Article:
March 12, 2012
"Scientists, stymied for decades by the complexity of the human immunodeficiency virus, are making progress on several fronts in the search for a cure for HIV infections," but "[a] major stumbling block is the fact that HIV lies low in pools or reservoirs of latent infection that even powerful drugs cannot reach, scientists told the Conference on Retroviruses and Opportunistic Infections, one of the world's largest scientific meetings on HIV/AIDS," in Seattle last week, Reuters reports. "Promising tactics range from flushing hidden HIV from cells to changing out a person's own immune system cells, making them resistant to HIV and then putting them back into the patient's body," the news service writes.
"Thanks to prevention measures, tests that detect HIV early and new antiretroviral drugs that can control the virus for decades, infection with the virus that causes AIDS is no longer a death sentence," Reuters writes, adding, "Still, questions of cost, side effects, drug resistance and ultimate lifespan, make lifelong use of antiviral drugs a less-than-ideal solution." The news service recaps recent research and advances in the fight against HIV/AIDS and notes, "The International AIDS Society last year formally added the aim of finding a cure to its HIV strategy of prevention, treatment and care" (Beasley, 3/11).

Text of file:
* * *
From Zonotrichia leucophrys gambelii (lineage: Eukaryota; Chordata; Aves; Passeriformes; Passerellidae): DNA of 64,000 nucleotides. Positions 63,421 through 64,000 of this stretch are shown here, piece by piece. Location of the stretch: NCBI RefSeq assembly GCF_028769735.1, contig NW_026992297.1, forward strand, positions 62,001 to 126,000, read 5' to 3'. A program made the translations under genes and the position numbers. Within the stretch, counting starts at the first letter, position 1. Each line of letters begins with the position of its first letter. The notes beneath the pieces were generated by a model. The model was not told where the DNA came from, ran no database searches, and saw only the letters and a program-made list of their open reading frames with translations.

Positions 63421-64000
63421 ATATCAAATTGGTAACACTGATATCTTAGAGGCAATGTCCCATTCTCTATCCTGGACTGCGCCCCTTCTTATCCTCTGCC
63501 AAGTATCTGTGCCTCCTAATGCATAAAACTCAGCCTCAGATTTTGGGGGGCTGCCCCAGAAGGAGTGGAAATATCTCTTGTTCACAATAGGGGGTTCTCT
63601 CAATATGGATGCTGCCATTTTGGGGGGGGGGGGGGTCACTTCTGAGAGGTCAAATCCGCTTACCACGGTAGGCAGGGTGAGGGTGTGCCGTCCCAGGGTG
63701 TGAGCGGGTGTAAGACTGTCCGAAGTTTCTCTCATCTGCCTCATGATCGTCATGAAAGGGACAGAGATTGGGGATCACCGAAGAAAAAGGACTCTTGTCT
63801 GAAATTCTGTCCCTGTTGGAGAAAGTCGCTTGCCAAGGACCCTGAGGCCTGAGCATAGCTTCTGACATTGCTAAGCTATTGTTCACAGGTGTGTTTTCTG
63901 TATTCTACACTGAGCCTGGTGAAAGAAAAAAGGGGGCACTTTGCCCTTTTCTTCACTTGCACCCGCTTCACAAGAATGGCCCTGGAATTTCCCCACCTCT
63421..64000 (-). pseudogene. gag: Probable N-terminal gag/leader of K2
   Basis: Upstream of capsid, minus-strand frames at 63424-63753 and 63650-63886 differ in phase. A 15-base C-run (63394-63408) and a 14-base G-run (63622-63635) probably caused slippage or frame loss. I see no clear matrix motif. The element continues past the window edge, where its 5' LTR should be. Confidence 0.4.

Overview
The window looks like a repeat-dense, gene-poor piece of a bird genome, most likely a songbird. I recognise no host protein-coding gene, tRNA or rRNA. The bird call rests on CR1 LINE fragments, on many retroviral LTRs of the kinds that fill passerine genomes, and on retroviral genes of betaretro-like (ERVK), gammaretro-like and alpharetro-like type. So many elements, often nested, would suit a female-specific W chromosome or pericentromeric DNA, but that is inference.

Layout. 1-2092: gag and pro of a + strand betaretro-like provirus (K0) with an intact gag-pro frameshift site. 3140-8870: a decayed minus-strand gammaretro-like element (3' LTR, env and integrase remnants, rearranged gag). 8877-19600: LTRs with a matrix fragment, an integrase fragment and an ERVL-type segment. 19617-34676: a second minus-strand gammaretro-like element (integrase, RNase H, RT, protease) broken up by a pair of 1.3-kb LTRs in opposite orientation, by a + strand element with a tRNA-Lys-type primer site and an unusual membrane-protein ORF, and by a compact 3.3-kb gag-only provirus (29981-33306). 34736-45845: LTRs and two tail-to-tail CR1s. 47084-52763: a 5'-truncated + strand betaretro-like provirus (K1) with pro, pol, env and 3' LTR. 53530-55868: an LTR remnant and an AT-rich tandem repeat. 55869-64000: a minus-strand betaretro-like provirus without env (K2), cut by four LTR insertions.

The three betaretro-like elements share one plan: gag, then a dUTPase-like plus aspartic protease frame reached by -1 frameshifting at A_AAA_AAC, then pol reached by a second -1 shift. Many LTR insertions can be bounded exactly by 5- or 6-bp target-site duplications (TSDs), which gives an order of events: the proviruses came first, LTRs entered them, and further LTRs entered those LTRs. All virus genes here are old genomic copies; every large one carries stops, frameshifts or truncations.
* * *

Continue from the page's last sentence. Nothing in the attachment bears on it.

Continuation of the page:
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|Please note: Knowledge about HIV changes rapidly. Note the date of this summary's publication, and before treating patients or employing any therapies described in these materials, verify all information independently. If you are a patient, please consult a doctor or other medical professional before acting on any of the information presented in this summary. For a complete listing of our most recent conference coverage, click here.|